In some English-speaking countries in the Northern Hemisphere, August 1 is Lammas Day (loaf-mass day), the festival of the first wheat harvest of the year. On this day it was customary to bring to church a loaf made from the new crop. In many parts of England, tenants were bound to present freshly harvested wheat to their landlords on or before the first day of August. In the Anglo-Saxon Chronicle, where it is referred to regularly, it is called "the feast of first fruits". The blessing of new fruits was performed annually in both the Eastern and Western Churches on the first, or the sixth, of August. The Sacramentary of Pope Gregory I (d. 604) specifies the sixth.
In mediæval times the feast was known as the "Gule of August", but the meaning of "gule" is unknown. Ronald Hutton suggests that it may be an Anglicisation of gŵyl aust, the Welsh name for August 1 meaning "feast of August", but this is not certain. If so, this points to a pre-Christian origin for Lammas among the Anglo-Saxons and a link to the Gaelic festival of Lughnasadh. 'Gule' could also come from 'Geohhol' (Old English form of 'jule') and thus Lammas Day was the 'Jule of August'.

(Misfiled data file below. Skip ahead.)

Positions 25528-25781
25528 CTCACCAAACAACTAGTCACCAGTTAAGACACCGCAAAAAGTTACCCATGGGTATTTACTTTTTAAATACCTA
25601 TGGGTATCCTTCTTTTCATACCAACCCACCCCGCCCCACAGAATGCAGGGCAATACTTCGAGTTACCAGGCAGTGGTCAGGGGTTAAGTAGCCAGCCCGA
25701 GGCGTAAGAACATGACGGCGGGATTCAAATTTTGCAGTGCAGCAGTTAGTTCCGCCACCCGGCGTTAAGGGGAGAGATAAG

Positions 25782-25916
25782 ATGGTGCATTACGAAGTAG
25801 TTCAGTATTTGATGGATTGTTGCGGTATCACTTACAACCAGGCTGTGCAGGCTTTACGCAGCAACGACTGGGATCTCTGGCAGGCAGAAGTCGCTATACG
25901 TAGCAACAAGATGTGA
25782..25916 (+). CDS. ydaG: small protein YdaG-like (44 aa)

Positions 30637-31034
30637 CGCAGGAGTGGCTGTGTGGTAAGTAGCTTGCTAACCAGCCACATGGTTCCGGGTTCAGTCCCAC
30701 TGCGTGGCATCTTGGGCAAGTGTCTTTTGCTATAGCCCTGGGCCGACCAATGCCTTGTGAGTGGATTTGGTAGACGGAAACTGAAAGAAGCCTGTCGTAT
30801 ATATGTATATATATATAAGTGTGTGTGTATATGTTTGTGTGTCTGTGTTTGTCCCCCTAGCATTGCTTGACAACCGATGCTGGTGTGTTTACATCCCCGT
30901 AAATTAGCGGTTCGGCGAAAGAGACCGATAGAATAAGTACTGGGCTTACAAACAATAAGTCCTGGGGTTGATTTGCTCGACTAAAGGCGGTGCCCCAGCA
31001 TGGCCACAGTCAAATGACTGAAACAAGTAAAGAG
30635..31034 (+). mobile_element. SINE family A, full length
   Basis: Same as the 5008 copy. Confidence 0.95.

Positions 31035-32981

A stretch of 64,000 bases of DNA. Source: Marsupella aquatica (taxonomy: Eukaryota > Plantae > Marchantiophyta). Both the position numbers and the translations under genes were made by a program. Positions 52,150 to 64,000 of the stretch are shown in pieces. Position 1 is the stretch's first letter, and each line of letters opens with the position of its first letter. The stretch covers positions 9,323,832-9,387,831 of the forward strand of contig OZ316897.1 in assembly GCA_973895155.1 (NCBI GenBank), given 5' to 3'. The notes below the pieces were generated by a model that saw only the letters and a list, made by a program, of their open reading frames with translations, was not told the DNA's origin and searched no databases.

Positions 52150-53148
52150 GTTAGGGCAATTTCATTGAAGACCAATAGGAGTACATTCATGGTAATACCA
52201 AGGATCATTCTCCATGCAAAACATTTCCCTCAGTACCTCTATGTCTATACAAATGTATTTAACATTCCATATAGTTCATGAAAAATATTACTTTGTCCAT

There are several historical references to it being known as Lambess eve, such as 'Publications of the Scottish Historical Society' 1964 and this alternate name is the origin of the Lambess surname, just as Hallowmass and Christmas were also adopted as familial titles.
Lammas is a neopagan holiday, being a cross-quarter holiday between the Summer Solstice (Litha) and Fall Equinox (Mabon). It is opposite Candlemas or Imbolc, in early February. Lammas takes place with the Sun near the midpoint of Leo. Candlemas takes place with the Sun near the midpoint of Aquarius.
What's in a name? ; Delphine Richards takes a fun look into how local places got their names. Lammas Street
Nov 03, 2010; ANY regular visitor to Carmarthen will know where Lammas Street is. And, given its importance as part of the main shopping centre...